Directed by Phyllida Lloyd
Written by Catherine Johnson
Starring: Amanda Seyfried, Meryl Streep, Pierce Brosnan, Colin Firth, and Stellan Skarsgard
In the last few years, musicals have been created by compiling multiple songs from popular artists to tell a story. One of the first, and most successful, of these musicals is Mamma Mia! which uses songs from the palindromic Swedish pop group ABBA. It comes as no surprise that Hollywood has decided to make a movie of this long-running musical.
Now, in the interest of total disclosure, I feel I should tell you that I have not seen the live musical version of Mamma Mia! How similar or dissimilar the film is to the musical, I cannot say, and this review is based on the film alone.
The plot of Mamma Mia! is a simple one. Sophie (played by Amanda Seyfried), who was raised by her single mother Donna (Meryl Streep) on a small Greek Isle, is about to get married to Sky (Dominic Cooper), and she wants to know who her father is so that he can give her away at the wedding. But after reading her mother’s diary, Sophie realizes she has three possible dads: Sam Carmichael (Pierce Brosnan), an American architect; Harry Bright (Colin Firth), a British banker; and Bill Austin (Stellan Skarsgard), an Australian writer. To determine which man is her father, Sophie invites them all to her wedding, without telling her mother, and when they arrive, you can imagine all the fun that ensues.
Oh, and all of this is told with the help of those catchy ABBA songs.
The first thing that struck me about this film was the absurdity of the casting, and I mean that in the best way possible. Streep, Brosnan, Firth, and Skarsgard, along with Julie Walters and Christine Baranski in supporting roles, is perhaps the most unlikely group to act and sing in a feel good musical set to a ’70s pop soundtrack. (I admit it, I never thought I’d see Colin Firth singing “Dancing Queen.”) However, it is this unexpectedness that makes the film work. Each of these actors has enough serious talent to make even the worst movie watchable, but given a fun story with some catchy tunes, I wasn’t sure what would happen. Luckily, none of them took him/herself too seriously, and the movie turned out to be pretty entertaining.
Obviously, the biggest star in the movie is Meryl Streep playing the aging hippie mother who isn’t sure she wants to let go of her daughter just yet. What impressed me most about her performance was how unglamorous it was; in most scenes, her long blond hair was messily arranged, falling into her makeup free (or nearly free) face, as she moved around in overalls. You can see how old she really is, but she’s OK with that. Actually, most of the older stars were a little rough around the edges (at least by Hollywood standards), and it was refreshing to see actors look their ages with grace and dignity.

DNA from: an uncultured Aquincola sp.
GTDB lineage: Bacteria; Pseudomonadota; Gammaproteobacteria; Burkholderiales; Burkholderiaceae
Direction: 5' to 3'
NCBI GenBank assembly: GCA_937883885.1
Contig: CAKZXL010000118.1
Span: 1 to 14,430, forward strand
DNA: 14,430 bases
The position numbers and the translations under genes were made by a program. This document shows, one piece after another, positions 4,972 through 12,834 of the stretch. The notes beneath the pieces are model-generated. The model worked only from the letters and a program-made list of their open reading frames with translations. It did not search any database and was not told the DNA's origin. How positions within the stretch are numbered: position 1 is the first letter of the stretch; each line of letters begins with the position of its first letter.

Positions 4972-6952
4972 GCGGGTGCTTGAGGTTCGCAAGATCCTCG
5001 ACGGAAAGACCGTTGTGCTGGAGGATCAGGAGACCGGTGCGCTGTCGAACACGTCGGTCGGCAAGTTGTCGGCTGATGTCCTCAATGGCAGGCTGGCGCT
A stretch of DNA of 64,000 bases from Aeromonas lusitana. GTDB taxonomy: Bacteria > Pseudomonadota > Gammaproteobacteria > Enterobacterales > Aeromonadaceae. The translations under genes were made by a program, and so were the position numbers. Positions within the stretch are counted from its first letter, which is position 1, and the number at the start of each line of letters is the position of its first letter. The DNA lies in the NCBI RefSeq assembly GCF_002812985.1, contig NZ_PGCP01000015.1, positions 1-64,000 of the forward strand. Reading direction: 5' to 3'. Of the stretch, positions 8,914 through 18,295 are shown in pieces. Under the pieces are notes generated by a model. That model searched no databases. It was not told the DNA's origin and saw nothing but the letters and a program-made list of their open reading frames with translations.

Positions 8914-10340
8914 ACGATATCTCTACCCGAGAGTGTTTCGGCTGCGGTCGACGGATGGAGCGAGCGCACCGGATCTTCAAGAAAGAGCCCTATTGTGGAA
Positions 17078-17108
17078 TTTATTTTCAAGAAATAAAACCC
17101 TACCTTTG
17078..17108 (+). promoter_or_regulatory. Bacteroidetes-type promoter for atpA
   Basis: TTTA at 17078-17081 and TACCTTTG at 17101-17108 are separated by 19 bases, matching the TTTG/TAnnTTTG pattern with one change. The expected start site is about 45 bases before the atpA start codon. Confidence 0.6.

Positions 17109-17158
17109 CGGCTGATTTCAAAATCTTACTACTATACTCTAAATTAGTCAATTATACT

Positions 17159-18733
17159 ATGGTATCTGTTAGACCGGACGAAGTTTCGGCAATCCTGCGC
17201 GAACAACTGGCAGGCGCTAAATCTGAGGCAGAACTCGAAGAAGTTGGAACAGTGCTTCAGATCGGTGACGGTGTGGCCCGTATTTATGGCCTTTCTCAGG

While most of the story centers on Donna and her past suitors, Sophie is still an integral part of the movie, and she’s played wonderfully by Amanda Seyfried (who really looks like she could be Meryl Streep’s daughter). The entire time I was watching the film, I kept wondering where I had seen this actress before, and only after I got home and checked IMDB did I realize she had played Karen Smith (the dumb one) in Mean Girls. I was shocked that the girl with the vacant stare could be the same one playing the expressive Sophie. Seyfried certainly makes the most of her role, even if she is often overshadowed by the more senior cast members.
My only really major problem with the film was the pacing. At times the story seemed to move so slowly; I wanted to scream, “We get it, they all loved Donna, now who is the dad?” This problem was exacerbated by the fact that I really disliked the character of Sky played by Dominic Cooper. There was no chemistry between Seyfried and Cooper, so any scene with him seemed to drag on for me.
For all of these flaws, there were some truly wonderful scenes in the film. My favorite had to be “Dancing Queen” as all of the village women danced their way through this beautiful Greek Isle. I couldn’t help but have a smile on my face as I tapped my foot along to the beat, and people in the theater even clapped when the song ended. In addition, there was a bonus scene during the credits with all of the actors in ’70s-style sequined jump suits (including the men — yes, even Mr. Darcy and James Bond) singing “Mamma Mia” and “Dancing Queen” that left me laughing until it hurt. Mamma Mia! would certainly qualify as a guilty pleasure, but I’d recommend saving the $10 and renting the DVD when it comes out.